Water warts are a viral skin infection that results in round, firm, painless bumps. The condition spreads through contact with an infected person or contaminated object from an infected person.
Though painless, the small bumps might itch. In addition, scratched spots can spread the infection to the surrounding skin.
The bumps usually disappear on their own. However, in rare cases, the spots can be removed using medication or other procedures.
The infection causes spots on the skin called Mollusca that may appear anywhere on the body.
Ways of Spreading:
- Sexual contact with an affected partner.
- Skin contact with the infected person.
- Contact with contaminated objects, such as towels.
- Scratching and rubbing the bumps spreads the virus to other parts of the body.
- It May be seen on the genitals, lower abdomen and inner upper thighs in adults if the infection was sexually transmitted
- A slight indentation (umbilication) or dot at the top near the centre is characteristical.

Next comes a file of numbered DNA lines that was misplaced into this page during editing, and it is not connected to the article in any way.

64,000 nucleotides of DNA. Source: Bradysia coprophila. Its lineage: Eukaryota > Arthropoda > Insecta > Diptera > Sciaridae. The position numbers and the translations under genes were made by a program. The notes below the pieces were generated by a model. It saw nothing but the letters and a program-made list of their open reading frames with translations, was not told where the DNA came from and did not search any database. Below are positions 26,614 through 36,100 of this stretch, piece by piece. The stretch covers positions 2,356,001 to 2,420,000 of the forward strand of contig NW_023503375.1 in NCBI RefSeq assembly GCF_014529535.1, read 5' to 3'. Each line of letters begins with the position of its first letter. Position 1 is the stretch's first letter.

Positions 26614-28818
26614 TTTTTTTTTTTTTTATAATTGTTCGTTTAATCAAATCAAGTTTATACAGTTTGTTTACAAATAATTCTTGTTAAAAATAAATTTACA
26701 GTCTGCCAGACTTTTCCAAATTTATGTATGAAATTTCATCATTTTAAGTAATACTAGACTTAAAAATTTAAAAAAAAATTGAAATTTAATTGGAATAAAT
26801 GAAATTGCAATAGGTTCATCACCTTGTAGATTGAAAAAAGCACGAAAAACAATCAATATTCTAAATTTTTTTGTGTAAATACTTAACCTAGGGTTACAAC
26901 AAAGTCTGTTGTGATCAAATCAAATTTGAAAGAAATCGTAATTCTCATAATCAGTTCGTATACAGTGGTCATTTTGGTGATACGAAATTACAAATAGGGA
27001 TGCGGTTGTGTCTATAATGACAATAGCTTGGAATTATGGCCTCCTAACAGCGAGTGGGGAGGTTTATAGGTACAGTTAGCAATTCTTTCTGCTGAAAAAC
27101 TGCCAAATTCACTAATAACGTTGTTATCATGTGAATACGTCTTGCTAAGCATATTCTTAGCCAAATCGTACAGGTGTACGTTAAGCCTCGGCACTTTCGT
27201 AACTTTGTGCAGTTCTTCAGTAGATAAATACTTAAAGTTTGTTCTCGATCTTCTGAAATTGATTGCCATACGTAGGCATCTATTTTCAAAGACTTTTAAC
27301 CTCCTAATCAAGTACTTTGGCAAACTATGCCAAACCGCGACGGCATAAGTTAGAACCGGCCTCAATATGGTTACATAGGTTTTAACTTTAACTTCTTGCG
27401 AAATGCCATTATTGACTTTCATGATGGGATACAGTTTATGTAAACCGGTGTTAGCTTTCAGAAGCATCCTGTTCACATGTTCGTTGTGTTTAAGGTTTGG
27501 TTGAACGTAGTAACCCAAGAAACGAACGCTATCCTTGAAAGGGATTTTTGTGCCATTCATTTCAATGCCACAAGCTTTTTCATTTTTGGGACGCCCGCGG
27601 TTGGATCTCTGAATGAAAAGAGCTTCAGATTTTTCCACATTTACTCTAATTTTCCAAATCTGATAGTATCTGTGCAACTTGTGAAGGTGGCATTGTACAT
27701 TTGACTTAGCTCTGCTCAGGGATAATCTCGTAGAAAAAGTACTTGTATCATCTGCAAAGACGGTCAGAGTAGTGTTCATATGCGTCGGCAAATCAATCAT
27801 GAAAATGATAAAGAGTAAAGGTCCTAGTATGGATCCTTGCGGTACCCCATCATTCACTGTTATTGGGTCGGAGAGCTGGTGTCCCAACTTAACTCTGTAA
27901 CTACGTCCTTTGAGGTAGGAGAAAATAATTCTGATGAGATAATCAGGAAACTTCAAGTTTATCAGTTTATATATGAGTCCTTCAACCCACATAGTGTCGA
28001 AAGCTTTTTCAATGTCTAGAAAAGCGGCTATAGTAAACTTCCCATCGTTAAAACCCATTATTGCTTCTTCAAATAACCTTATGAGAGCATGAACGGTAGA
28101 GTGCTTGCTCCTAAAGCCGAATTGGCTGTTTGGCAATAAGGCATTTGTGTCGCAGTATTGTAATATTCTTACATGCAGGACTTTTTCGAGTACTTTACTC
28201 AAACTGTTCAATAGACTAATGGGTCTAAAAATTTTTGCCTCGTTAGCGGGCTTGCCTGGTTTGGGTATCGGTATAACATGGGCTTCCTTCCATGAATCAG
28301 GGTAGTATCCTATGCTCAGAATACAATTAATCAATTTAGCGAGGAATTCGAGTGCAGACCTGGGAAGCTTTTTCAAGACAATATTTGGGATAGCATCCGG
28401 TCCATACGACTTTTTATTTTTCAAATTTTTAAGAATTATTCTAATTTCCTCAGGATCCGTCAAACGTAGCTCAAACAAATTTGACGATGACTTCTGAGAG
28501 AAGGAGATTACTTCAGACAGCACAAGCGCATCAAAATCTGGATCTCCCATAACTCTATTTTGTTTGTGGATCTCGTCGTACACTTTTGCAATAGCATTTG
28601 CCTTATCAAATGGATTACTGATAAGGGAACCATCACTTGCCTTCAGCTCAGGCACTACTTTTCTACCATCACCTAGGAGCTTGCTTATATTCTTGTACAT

- the inflammation can be red and becomes itchy
- It can be easily removed by scratching or rubbing, which can spread the virus to adjacent skin
- Usually appears on the forehead, neck, armpits, arms and tops of the hands in children.
- It May be seen on the genitals, lower abdomen and inner upper thighs in adults if the infection was sexually transmitted.
Once you have got these symptoms and tested positive for water warts, contact with other people can transmit the virus.
Usually, your body can get rid of the skin infection within six to 18 months. Therefore, before thinking about medically removing warts, your doctor will recommend waiting to see if they go away on their own. However, if you contact a person who has water warts, you can be re-infected with them again.